Brian Flores is the 11th head coach of the Miami Dolphins since Don Shula retired after the 1995 season. No coach has lasted five seasons, so it’s not cynicism to deduce that Dolphins fans are regularly assessing head coaches and whether they have the leadership and wherewithal to create a winning football program. One of the more integral variables that I study in young head coaches like Brian Flores is their ability to make second half adjustments.
Though the opening game script may have the sex appeal, inevitably throughout the season, it’s the resiliency and grit of making in-game adjustments that steer the fates of NFL teams. This led me to take a look at the opening possession of the second half for the Dolphins and their opponent to see what, if any, trends appeared.
Raw Data – Brian Flores and his second half adjustments
|INT (16-play drive)||TD|
By the numbers, first possession of second half
- Punts: Miami (7), Opponents (4)
- Turnovers: Miami (4), Opponents (2)
- Field goals: Miami (1), Opponents (2)
- Touchdowns: Miami (3), Opponents (7)
Let’s break down the season in four-game cohorts and see how the data changes as time went on.
Brian Flores in the second half: Games 1-4
Every pimply teenager with a smartphone was trying to report the Dolphins to Twitter support for “tanking.” The 163-26 point differential made it a hard case to dismiss. Josh Rosen had taken the reigns from Ryan Fitzpatrick, and there were a lot of areas the Dolphins were a poor football team.
This cohort coincided with the stiffest competition. Flores was a new coach, installing new schemes – there would be bumps in the road. No one anticipated those bumps registering on the Richter scale, but nonetheless, Miami got punched in the mouth.
The Dolphins would end this four-game stretch with three punts and an interception; Miami’s opponents would score two touchdowns, a field goal, and punt one time.
Though the Dolphins would get their first victory against the New York Jets, the phenomenon of Brian Flores’ second half adjustments actually got worse in this cohort, despite a more palatable slate of opponents. If it weren’t for a missed 54-yard field goal vs. the Pittsburgh Steelers, all four opponents would have scored in the opening possession of the second half.
As it stands, Miami had a punt, missed field goal, and two interceptions (one of those were the coda to a 16-play drive that lasted over nine minutes vs. the Buffalo Bills). Miami’s opponents scored two touchdowns, kicked one field goal, and missed the aforementioned 54-yarder.
Here’s where the needle starts to move in the other direction in the Dolphins head coach’s favor, though objectively speaking Miami’s opponents fared better. The team would finish 2-2 after this cohort, culminating with a shootout victory over the Philadelphia Eagles.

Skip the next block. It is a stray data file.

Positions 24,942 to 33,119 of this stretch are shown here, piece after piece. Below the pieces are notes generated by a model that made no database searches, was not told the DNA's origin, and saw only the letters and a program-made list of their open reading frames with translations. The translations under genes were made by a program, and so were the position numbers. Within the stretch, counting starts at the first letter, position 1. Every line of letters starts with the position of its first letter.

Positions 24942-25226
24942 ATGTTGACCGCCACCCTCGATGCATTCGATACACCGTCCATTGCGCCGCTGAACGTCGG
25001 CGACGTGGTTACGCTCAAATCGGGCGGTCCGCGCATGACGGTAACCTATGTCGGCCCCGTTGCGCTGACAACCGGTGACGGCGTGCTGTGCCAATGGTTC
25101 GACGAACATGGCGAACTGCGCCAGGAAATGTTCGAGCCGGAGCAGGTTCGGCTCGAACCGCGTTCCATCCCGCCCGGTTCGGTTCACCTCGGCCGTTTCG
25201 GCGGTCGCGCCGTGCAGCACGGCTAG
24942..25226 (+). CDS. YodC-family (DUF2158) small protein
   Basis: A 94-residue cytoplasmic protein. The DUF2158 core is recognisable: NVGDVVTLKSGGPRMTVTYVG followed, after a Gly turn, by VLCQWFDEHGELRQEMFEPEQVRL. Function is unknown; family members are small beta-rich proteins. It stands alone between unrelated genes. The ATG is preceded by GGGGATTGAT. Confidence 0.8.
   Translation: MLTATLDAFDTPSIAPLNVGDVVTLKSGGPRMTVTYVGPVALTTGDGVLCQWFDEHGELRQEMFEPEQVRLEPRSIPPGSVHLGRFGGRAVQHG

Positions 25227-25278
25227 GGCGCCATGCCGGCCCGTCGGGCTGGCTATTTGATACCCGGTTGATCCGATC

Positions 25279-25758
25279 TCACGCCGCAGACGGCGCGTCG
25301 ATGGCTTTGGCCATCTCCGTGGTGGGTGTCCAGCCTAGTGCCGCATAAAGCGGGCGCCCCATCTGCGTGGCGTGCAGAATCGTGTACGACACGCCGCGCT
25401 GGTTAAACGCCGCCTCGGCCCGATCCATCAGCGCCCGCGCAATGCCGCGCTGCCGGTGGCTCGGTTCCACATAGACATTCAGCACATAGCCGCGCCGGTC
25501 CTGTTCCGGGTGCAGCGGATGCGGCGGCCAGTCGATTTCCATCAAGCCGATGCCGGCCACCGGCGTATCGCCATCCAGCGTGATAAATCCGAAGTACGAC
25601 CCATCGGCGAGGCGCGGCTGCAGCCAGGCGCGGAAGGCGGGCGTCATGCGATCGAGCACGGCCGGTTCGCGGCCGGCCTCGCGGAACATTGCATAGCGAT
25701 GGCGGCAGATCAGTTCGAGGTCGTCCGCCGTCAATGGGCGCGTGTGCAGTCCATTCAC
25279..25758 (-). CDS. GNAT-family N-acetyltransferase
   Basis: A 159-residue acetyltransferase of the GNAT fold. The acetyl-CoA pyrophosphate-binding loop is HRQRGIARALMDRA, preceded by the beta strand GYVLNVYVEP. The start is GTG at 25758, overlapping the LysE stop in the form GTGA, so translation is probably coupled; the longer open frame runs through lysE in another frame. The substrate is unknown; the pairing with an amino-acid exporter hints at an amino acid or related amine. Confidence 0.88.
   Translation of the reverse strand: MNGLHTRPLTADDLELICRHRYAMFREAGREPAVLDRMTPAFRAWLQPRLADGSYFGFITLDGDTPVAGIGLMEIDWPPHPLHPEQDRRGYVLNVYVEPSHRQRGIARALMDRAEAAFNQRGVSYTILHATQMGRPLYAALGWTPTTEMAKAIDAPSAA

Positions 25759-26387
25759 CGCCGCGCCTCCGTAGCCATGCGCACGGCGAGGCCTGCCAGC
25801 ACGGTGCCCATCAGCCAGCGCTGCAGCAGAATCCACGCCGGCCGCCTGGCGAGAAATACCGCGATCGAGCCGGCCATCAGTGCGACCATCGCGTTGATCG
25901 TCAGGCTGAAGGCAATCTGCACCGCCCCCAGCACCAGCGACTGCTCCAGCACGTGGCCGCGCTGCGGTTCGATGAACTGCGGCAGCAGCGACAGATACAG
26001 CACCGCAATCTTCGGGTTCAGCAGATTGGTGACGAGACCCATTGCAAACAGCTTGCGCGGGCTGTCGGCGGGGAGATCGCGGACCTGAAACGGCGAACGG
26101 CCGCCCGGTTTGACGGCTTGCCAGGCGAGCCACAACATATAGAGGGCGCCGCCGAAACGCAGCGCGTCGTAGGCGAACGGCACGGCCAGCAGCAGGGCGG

Miami would finish with three punts and a touchdown. Miami’s opponents would score two touchdowns, throw an interception, and punt once.
Miami would echo the third cohort of games with another 2-2 overall team performance. Yet, from a second half adjustment standpoint, the Dolphins head coach improved quite dramatically. It’s the only cohort of games where the Dolphins outscored their opponent in the opening possession of the second half, and it happened three out of the four games.
The Dolphins would score two touchdowns, one field goal, and fumble it once; Miami’s opponents would result in one touchdown, one interception, and two punts.
Dolphins fans reflect with nostalgia on the Week 17 victory vs. the New England Patriots in Tom Brady’s last game in Foxborough against Miami. For extra icing on the cake, it was the second game in a row the Dolphins opened the second half with a touchdown and the Dolphins defense forcing a punt.
The most obvious, and simultaneously difficult ordeal, of integrating a new football program is showing the players “this is how we do it our way”. It involves everything from communication/language to setting a team culture and identity.
Despite a 5-11 record, the Miami Dolphins finished in the top five in most penalty categories, including fewest number of accepted penalties/yards and pre-snap penalties. A culture of accountability permeates everything Brian Flores stands for.
The coaches demand the players to dive into the culture and embrace, and one way head coaches like Brian Flores can show reciprocity is demonstrating to the players that you can adjust mid-game, when “plan A” didn’t work. And you know that Brian Flores isn’t going to be one to make excuses.
If you were to look at the numbers as a whole, you’d see Miami had twice as many turnovers, almost twice as many punts, and scored field goals and touchdowns at less than half the rate of Dolphins opponents. You’d perhaps interpret that as an indictment. Yet, Miami scored on four of its last five drives to open the second half, and Brian Flores’ defense only gave up two scores in that same time frame.
There’s more work to be done, but if the end of the 2019 regular season is any indication, Brian Flores will continue to improve his craft, and second half adjustments will come more naturally as he deepens his well of experience.